These past few weeks my Facebook newsfeed has been flooded with photos of friends wearing caps, gowns and huge smiles. Congratulations, graduated friends! Right now you’re celebrating the end of exams and classes while mourning the end of an era. You may have said tearful goodbyes to some of your friends and fondest campus locations, but there’s one more thing you should bid ado: your sense of time.
You may recall a post I wrote on Meg Jay’s book The Defining Decade (if not you should read it!). In her book, Jay compares life after college to life in a cave. She refers to a young French man who spent two months living in a cave during the ’60s, revealing that when the man emerged, he thought he had only been underground for 25 days. Without cues from the sun, he had no way to tell how much time had passed. This is what our lives feel like after 16+ years of academic routine:
“Our twenties can be like living beyond time … There are days and weeks and months and years, but no clear way to know when or why any one thing should happen. It can be a disorienting, cavelike experience.” –Meg Jay
We are raised with a forward drive. We’re constantly striving for that next checkpoint. Moving forward to new subjects, grades, classes, semesters. Our routine is constant, yet changing. Yeah, we’re making choices, but for the most part we’re deciding which clearly marked path we should follow. Choose from these universities, these majors, these classes.
This is time as we know it. We start a class. It’s easy. It progressively gets harder. It ends in a cluster of stress and relief. Then we start a new class. These are the numbers on a student’s watch.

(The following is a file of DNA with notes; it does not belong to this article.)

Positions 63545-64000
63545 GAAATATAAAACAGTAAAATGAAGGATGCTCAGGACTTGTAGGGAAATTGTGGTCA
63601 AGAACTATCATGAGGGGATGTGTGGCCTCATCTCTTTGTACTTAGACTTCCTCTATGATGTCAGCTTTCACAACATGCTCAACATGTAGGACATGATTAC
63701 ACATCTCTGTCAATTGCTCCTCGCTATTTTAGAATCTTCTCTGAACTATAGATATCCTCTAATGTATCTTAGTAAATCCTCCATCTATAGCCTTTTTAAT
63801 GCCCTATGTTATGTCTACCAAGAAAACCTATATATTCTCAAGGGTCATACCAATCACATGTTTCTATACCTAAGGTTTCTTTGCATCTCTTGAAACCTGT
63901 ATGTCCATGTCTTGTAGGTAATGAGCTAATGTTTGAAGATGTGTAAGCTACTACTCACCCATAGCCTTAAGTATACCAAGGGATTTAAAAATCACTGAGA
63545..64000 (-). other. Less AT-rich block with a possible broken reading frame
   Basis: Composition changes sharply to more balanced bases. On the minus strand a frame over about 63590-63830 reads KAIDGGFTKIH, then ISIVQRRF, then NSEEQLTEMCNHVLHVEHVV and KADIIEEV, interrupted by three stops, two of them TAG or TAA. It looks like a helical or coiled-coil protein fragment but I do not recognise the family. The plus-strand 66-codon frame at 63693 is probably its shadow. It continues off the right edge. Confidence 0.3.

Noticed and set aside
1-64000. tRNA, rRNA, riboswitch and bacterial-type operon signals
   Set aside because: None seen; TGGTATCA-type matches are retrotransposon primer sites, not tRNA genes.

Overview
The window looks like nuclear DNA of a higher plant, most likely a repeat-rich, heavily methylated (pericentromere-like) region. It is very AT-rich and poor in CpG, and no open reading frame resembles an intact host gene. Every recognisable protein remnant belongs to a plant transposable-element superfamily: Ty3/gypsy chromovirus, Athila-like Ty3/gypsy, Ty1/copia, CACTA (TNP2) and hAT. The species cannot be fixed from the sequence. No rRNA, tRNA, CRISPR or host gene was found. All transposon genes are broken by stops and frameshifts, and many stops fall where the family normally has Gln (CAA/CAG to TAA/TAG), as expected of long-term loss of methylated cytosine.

But what happens when there are no more classes? Time becomes this big blur. There are checkpoints we know we’re supposed to get to… a good job, marriage, a family, maybe some traveling. These are all things that supposedly take place in our 20s. But how do we go about accomplishing them? What if they happen out of order? Where is the syllabus??
Come join me in my cave. Embrace your disorientation. Let your eyes adjust.
Not only are caves dark, but they are also incredibly easy to get lost in. There are many different paths you can follow. Some are filled with bats, others are filled with crystals. No one is going to tell you when it’s time to move on to a new job, a new relationship or even a new career. You won’t have a handful of choices laid out in front of you, hinting at what you should do next; the possibilities will be endless. This is your time for trial and error.
People say the college years are for self exploration. If you think you found a clear path for your life during college, that’s great. Now let’s turn off the lights and spin you around. College was just the beginning.